14681 25969 25970 280509 1337552 3336250 Page 9

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2. Short note : High powered money


In the context of supply of money, the concept of high powered money is prevalent. There arc two types of money: (i) High powered money (ii) Low powered money. High powered money has capacity of purchasing the supply of money. The purchasing power of the people depends on growth rate and volume of the supply of money. From this point of view, in the supply of money, besides the supply of currencies and bank money, its velocity and money multiplier are considered. In the total supply of money, in a given period of time, the number of transactions with that money is taken into account, e.g. If the RBI has issued 100 crore rupees legal money but if during the year it is used thrice as means of transaction, the total supply of money indicates the 100 x 3 = 300 crore purchasing power. This is called money multiplier by modern economists. Money multiplier is as important as the supply of money. Suppose if the government pays. D.A. to the employees in cash, the purchasing power in economy increases. But if the amount is deposited with P.F. or in the form fixed deposits, the growth rate of supply of money becomes less. If people get loans from P.F. or get credit or advances against deposits for trade or industries, the supply of money increases In short, the volume of money that creates less purchasing power is low powered money and money that creates more purchasing power is high powered money. The country that Wishes to attain both development and stability must consider the high powered money. This type of money can be called Reserve money or Base money. The components of High Powered Money : The following are the main components of high powered money. (1) Currency in motion (2) Public deposits with RBI (3) Cash Reserves of the Banks. The banks have two forms of deposits - deposits to maintain routine transactions of the banks. They keep some percents of deposits in cash e.g. Banks on the basis of their experience keep 10% deposits so that they can lend Rs. 90 against the deposit of Rs. 100. In the same way. banks have to place some percents of their deposits with the Central Bank compulsory. It is known as CRR. Suppose CRR is 5%, Rs.5 has to be kept as reserve with the Central Bank. Thus, out of the deposit of Rs. 100 (10+5) = Rs. 15 is kept reserve and the high powered money obtains purchasing power of Rs. 85/- If such cash reserve is increased, the capacity of the banks to create credit reduces and thus their capacity to increase the supply of money also reduces. On the other hand, if CRR is reduced, the capacity of the banks to create credit increases and high powered money supply increases. In India, the currency money is issued by the RBI. It is issued on the principle of minimum reserve in India. Coins and notes of Rs. 2 and above are issued by the RBI. In RBI. public deposits have been quite low. YASH CLASSES Page 10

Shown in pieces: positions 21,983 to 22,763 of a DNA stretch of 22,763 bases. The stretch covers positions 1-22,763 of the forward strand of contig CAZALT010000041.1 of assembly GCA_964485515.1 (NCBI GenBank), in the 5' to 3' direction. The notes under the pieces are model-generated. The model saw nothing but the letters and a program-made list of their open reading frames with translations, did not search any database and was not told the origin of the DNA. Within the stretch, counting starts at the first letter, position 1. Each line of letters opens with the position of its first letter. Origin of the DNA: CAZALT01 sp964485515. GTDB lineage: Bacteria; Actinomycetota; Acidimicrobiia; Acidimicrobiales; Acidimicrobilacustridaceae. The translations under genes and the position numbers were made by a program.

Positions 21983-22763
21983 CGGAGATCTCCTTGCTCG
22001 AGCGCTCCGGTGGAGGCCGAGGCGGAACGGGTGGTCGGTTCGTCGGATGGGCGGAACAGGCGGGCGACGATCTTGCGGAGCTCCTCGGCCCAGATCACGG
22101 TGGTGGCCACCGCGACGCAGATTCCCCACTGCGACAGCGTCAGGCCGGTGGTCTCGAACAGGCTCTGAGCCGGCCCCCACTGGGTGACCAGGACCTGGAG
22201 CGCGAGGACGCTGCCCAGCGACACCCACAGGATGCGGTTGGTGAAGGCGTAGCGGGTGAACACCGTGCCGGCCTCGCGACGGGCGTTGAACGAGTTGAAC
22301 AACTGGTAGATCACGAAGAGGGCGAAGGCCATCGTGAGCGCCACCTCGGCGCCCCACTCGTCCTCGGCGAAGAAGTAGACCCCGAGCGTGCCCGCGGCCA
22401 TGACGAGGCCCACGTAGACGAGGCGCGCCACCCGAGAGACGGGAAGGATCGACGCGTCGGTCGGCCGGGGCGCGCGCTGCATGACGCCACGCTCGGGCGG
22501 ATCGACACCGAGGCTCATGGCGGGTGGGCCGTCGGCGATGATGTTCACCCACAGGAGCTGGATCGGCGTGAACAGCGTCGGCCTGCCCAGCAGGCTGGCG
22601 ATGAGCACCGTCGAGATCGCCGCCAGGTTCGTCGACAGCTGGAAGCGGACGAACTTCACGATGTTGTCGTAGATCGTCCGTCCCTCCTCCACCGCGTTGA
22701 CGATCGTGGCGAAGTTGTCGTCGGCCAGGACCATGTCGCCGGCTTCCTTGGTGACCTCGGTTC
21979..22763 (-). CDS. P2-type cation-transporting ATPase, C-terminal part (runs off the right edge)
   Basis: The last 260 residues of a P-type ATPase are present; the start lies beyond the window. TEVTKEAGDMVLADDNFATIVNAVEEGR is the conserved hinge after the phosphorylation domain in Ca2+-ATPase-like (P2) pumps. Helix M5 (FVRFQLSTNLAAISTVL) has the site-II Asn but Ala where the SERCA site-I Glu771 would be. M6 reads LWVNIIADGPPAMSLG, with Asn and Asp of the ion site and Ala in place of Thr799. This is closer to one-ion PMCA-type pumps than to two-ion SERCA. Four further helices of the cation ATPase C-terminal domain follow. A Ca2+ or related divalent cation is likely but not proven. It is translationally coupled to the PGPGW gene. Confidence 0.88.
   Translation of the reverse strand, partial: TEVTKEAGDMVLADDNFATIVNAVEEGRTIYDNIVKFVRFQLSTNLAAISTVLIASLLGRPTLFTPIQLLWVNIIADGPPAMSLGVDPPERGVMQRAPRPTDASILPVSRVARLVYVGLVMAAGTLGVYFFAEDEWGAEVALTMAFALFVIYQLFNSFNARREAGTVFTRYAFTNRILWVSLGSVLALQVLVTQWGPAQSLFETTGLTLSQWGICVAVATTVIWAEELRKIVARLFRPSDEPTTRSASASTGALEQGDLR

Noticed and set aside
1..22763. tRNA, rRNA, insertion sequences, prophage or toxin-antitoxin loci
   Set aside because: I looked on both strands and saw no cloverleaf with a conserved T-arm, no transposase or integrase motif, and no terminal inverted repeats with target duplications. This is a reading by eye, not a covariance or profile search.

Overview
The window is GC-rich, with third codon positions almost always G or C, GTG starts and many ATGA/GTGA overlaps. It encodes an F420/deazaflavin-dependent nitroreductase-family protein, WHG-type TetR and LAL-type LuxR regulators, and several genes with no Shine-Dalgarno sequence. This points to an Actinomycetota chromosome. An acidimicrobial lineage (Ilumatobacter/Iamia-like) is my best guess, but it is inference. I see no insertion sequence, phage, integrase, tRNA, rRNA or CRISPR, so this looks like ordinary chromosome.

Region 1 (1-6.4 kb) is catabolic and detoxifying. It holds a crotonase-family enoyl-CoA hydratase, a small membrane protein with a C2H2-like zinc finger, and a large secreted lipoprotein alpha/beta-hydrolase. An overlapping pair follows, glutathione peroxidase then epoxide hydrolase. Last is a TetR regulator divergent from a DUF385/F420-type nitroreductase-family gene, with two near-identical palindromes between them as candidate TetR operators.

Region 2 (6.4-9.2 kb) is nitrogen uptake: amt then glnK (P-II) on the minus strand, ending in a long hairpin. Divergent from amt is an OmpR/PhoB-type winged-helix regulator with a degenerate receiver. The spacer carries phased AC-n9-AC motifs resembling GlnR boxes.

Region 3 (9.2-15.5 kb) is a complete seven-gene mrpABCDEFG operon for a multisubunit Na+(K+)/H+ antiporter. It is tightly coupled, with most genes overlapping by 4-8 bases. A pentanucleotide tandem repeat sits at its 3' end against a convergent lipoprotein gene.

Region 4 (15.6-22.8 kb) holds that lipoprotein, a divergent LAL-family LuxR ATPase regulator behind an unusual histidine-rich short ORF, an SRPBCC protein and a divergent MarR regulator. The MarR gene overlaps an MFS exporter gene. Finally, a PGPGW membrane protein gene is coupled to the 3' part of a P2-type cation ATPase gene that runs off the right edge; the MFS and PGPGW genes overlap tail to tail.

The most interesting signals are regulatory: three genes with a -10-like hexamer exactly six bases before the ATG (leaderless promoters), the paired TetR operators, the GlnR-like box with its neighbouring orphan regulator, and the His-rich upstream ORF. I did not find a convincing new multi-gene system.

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The importance of High Powered Money: In modern economy, high